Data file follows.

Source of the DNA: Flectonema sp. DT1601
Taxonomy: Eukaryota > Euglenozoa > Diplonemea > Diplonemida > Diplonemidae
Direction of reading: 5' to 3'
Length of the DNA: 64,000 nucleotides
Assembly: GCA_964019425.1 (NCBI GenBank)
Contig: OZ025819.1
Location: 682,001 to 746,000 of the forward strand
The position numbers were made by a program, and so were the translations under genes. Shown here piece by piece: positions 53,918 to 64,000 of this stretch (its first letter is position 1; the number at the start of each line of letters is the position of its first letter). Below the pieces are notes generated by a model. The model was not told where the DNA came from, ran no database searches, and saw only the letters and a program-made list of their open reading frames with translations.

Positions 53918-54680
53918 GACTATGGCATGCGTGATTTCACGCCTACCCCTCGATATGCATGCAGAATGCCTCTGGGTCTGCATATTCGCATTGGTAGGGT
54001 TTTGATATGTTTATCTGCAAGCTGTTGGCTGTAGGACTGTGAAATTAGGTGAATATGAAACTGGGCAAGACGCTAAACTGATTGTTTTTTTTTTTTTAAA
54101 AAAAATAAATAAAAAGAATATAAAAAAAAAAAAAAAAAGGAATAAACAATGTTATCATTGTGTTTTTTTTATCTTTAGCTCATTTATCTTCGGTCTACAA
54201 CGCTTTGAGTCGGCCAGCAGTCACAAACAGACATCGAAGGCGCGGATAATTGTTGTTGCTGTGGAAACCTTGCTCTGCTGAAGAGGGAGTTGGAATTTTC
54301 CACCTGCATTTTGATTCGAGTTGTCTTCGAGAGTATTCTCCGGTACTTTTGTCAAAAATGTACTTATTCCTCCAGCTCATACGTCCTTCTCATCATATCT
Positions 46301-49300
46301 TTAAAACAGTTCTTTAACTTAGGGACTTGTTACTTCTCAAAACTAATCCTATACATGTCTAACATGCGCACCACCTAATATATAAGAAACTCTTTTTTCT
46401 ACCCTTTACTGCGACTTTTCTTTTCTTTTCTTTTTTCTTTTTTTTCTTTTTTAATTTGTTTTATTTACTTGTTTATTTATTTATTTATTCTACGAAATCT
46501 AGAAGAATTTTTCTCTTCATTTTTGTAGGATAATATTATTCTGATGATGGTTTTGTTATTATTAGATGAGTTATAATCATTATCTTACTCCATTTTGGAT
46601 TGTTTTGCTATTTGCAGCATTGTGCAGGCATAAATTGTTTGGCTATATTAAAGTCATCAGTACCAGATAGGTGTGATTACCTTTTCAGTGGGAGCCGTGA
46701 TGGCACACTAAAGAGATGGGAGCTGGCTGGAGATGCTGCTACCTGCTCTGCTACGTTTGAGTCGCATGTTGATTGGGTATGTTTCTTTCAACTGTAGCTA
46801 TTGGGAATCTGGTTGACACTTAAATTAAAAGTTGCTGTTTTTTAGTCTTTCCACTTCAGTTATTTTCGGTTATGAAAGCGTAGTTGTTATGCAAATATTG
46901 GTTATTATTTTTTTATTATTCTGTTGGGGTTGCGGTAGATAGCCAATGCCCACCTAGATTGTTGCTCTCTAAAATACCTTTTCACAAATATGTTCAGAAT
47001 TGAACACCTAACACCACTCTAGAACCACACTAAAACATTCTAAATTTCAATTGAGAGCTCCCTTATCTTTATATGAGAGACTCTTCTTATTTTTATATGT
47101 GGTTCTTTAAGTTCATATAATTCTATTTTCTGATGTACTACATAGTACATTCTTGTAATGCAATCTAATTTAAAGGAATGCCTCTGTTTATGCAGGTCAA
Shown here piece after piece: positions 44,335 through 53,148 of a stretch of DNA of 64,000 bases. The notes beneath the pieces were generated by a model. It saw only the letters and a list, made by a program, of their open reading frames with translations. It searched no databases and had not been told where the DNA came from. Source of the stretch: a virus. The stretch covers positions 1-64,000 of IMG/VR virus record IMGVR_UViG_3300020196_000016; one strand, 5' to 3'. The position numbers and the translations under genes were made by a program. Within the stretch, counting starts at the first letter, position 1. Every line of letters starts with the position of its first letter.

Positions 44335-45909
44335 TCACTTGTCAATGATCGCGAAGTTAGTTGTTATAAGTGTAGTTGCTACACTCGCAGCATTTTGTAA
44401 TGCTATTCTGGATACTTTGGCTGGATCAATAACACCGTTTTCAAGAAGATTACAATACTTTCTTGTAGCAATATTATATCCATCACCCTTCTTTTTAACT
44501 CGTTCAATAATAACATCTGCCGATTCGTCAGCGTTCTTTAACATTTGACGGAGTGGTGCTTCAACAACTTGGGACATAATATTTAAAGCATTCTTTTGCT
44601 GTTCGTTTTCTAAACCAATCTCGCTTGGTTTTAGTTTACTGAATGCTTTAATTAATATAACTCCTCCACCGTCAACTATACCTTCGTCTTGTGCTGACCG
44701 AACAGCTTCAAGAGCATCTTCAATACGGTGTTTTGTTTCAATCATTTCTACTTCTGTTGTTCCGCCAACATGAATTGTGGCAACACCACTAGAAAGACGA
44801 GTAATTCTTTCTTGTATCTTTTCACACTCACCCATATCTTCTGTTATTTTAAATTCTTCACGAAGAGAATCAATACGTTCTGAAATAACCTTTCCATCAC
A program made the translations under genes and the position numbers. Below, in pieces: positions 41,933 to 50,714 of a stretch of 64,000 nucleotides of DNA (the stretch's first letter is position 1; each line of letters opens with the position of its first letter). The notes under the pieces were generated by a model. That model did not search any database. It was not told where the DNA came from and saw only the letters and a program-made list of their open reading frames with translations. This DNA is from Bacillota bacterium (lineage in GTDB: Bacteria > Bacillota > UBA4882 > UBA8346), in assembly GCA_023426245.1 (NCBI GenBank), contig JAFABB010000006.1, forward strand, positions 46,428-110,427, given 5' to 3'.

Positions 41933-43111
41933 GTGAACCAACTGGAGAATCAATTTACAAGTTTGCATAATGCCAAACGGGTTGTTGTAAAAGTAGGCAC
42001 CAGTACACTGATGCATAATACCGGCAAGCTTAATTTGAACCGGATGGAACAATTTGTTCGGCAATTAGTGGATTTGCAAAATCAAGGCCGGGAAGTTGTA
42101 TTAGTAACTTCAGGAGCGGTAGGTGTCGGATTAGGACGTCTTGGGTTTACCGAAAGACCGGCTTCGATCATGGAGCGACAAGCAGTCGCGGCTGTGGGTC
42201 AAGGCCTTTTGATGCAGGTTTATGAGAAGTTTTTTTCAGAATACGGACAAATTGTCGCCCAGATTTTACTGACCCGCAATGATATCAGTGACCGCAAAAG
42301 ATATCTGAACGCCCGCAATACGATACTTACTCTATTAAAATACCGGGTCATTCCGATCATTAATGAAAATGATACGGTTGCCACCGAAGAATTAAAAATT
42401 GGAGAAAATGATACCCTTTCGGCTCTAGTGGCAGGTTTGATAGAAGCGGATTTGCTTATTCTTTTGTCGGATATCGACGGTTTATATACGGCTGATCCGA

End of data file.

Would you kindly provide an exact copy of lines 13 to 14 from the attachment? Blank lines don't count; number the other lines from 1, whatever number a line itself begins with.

54201 CGCTTTGAGTCGGCCAGCAGTCACAAACAGACATCGAAGGCGCGGATAATTGTTGTTGCTGTGGAAACCTTGCTCTGCTGAAGAGGGAGTTGGAATTTTC
54301 CACCTGCATTTTGATTCGAGTTGTCTTCGAGAGTATTCTCCGGTACTTTTGTCAAAAATGTACTTATTCCTCCAGCTCATACGTCCTTCTCATCATATCT